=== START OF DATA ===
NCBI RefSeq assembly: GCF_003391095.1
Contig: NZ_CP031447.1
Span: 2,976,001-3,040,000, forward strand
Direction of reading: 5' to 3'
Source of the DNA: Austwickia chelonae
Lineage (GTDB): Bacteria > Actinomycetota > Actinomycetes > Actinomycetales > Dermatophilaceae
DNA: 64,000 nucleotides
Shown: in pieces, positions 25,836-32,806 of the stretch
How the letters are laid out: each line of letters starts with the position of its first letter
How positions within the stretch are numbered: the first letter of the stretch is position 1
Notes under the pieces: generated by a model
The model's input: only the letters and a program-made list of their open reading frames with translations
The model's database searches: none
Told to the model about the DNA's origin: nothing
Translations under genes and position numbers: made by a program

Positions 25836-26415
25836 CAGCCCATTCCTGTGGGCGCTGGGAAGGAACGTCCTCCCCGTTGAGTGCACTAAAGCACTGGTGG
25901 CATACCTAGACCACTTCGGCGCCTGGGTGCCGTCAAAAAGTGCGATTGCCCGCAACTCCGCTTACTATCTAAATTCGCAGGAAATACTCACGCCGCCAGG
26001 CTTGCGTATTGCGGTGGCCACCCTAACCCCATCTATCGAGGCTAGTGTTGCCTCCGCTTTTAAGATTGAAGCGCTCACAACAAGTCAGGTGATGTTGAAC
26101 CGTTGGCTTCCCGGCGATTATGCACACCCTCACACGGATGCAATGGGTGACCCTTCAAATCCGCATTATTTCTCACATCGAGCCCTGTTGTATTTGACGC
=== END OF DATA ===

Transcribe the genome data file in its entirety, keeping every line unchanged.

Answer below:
NCBI RefSeq assembly: GCF_003391095.1
Contig: NZ_CP031447.1
Span: 2,976,001-3,040,000, forward strand
Direction of reading: 5' to 3'
Source of the DNA: Austwickia chelonae
Lineage (GTDB): Bacteria > Actinomycetota > Actinomycetes > Actinomycetales > Dermatophilaceae
DNA: 64,000 nucleotides
Shown: in pieces, positions 25,836-32,806 of the stretch
How the letters are laid out: each line of letters starts with the position of its first letter
How positions within the stretch are numbered: the first letter of the stretch is position 1
Notes under the pieces: generated by a model
The model's input: only the letters and a program-made list of their open reading frames with translations
The model's database searches: none
Told to the model about the DNA's origin: nothing
Translations under genes and position numbers: made by a program

Positions 25836-26415
25836 CAGCCCATTCCTGTGGGCGCTGGGAAGGAACGTCCTCCCCGTTGAGTGCACTAAAGCACTGGTGG
25901 CATACCTAGACCACTTCGGCGCCTGGGTGCCGTCAAAAAGTGCGATTGCCCGCAACTCCGCTTACTATCTAAATTCGCAGGAAATACTCACGCCGCCAGG
26001 CTTGCGTATTGCGGTGGCCACCCTAACCCCATCTATCGAGGCTAGTGTTGCCTCCGCTTTTAAGATTGAAGCGCTCACAACAAGTCAGGTGATGTTGAAC
26101 CGTTGGCTTCCCGGCGATTATGCACACCCTCACACGGATGCAATGGGTGACCCTTCAAATCCGCATTATTTCTCACATCGAGCCCTGTTGTATTTGACGC